We’ve found an excellent (I believe!) new home at ServInt, which hosts “virtualized” servers that provide a great deal of bandwidth and freedom to work under the hood.  I’ll knock on wood that this will be a suitable home for at least a couple years! So far, the service — where they’re willing to get under the hood of the server — has been better than any I’ve experienced, even from PHPfog.

Happy 2013 — or 224 of the French Republic…

I grew up learning French in grade school, from the 3rd to 11th grade, and in 11th grade read chapters of Molière, Rousseau, and Victor Hugo. Unfortunately, I now probably only have a French two-year-old’s fluency, and I certainly didn’t retain any serious grasp of the French Revolution because as I read Hibbert’s The Days of the French Revolution je suis completement sidéré (flabbergasted)!

Tennis Court OathIt’s fair enough to call those events a revolution, but it was more like a horriffic conflagration burning across a dry forest, pushed along by wind and fuel and explosions. Wishfully, I have always pictured the American Revolution as something of a template that the French followed — with less war. Apparently, the more apt comparison is to the Russian Revolution (about which I know very little!!) — but with quite a bit of the bloody steel and mania of 1994 Rwanda thrown in. A perfectly entrenched feudal system and a national pride in the French royal line made things much more complicated; crassly, one might say that France was a demo and remodel, whereas in the U.S. we were able to build on terres nouvelles. Of course, on the other hand, the American framers like Jefferson had been deeply influenced by French philosophes like Voltaire and Rousseau who had laid much of the humanist groundwork of the Enlightenment — and of both revolutions.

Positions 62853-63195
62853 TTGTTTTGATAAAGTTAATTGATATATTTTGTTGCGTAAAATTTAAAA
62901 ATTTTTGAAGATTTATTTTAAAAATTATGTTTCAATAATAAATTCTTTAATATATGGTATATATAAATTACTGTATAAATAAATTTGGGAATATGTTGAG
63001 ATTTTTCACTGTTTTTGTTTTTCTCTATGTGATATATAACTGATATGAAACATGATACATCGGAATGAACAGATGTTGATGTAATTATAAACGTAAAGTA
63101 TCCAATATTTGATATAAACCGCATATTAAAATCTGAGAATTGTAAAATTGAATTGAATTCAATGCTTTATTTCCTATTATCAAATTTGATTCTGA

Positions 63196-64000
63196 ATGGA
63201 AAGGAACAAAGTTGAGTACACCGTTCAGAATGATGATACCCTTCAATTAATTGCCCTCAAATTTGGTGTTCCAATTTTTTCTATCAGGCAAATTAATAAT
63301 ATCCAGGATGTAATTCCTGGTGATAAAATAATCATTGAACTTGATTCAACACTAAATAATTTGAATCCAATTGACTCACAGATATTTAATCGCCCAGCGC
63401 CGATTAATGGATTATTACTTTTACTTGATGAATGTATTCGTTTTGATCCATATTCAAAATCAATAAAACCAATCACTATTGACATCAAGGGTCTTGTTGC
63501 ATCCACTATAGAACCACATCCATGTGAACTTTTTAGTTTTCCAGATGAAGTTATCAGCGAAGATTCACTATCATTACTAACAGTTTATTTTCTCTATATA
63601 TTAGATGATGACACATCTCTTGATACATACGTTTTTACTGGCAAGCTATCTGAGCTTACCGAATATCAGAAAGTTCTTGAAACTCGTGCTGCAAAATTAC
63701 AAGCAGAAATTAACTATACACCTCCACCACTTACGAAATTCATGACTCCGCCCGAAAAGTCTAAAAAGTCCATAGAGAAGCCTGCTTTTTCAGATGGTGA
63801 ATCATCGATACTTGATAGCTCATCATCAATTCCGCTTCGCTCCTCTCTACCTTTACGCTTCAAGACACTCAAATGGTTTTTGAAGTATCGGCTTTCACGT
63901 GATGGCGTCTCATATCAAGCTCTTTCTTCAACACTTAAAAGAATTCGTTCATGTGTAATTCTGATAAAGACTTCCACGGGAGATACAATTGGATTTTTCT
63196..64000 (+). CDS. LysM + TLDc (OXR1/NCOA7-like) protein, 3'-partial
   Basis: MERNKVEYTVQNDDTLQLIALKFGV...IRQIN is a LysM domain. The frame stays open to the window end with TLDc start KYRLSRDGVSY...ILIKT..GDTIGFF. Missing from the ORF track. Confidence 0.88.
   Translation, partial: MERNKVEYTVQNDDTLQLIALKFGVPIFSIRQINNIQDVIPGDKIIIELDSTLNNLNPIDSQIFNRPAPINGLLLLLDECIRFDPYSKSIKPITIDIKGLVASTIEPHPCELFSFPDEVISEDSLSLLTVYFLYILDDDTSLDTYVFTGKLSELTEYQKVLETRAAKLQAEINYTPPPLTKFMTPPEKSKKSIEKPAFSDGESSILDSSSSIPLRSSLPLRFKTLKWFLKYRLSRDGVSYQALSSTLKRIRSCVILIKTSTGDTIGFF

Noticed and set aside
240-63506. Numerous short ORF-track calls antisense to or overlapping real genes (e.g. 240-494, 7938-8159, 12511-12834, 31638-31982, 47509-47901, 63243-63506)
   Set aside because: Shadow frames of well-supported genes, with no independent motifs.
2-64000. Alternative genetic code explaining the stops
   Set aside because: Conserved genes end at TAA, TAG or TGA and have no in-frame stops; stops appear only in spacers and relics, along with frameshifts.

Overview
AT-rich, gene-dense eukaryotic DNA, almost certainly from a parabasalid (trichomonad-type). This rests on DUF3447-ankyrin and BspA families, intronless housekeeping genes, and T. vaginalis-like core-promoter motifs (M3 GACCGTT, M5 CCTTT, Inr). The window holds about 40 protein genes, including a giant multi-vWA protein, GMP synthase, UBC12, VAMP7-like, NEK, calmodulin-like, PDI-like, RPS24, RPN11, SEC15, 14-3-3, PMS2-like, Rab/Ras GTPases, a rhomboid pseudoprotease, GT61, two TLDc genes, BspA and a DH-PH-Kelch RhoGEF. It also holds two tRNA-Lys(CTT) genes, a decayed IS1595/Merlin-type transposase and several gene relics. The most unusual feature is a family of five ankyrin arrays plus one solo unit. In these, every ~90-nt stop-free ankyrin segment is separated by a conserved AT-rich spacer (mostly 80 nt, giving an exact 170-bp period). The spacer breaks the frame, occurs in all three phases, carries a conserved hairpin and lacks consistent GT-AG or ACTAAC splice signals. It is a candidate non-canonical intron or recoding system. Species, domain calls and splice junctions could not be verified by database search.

Interestingly, the French zealots were so full of hubris that they wanted to throw out the Gregorian calendar (true, only followed by European countries at the time) and create their own Year I, and a new calendar with 12 30-day months (with a 10 day period of national celebration). Today would only half way into 224 of the French Republic.

I can’t avoid thinking of Egypt, where revolutionary excitement seemed to be such a determined force in the spring of 2011. Like France, there was an initial explosive toppling of “royalty”, but now, sadly, they seem to be looking at a series of conflagrations. Like the Jacobin Club of revolutionary France, the Muslim Brotherhood has been waiting in the wings for a long time.

After I shut down my Kindle app on my iPad this morning, I opened up Flipboard to read across some headlines, and was amused to find something uncannily pertinent: Mummified head and bloody old gourd used to identify Louis XVI DNA. Zut alors! I had literally just been reading about how French onlookers at the king’s beheading had dipped pieces of newspaper or handkerchiefs into the man’s spouting neck-stump at the foot of the guillotine, and saved them as souvenirs. One of these has turned up preserved inside an ornately carved gourd — with blood cells in good enough shape to prove their provenance (to an older French king) with DNA.

Oh, right, so I was driven to read this book because, having seen Les Miserables (do see it), I wanted to get a grasp on French history leading to the setting of that story. I’m just now starting an epilogue on Napoleon’s rise to power from the ranks of the French army, not long after the execution of Robespierre, in 1795. Apparently, Les Mis takes place 20 years hence, near the end of Napoleon’s reign. Respecting Napoleon, I’m also pathetically informed only by a rough understanding overly colored by clichés. Thus I’m perusing Amazon as we speak, reading reviews, ready for the next episode in my re-education.

shift key and spacebar for selecting and editing, command-a

shift selecting eventsTHE SHIFT KEY

Timeglider can handle a lot of data — timelines with thousands of events — but until now we haven’t provided for a way to edit hundreds of events simultaneously. In serious applications, one can usually use the command or shift keys to “shift-select” many data points. Now with a Timeglider Plus account, you can do this in order to “batch edit” the selected events.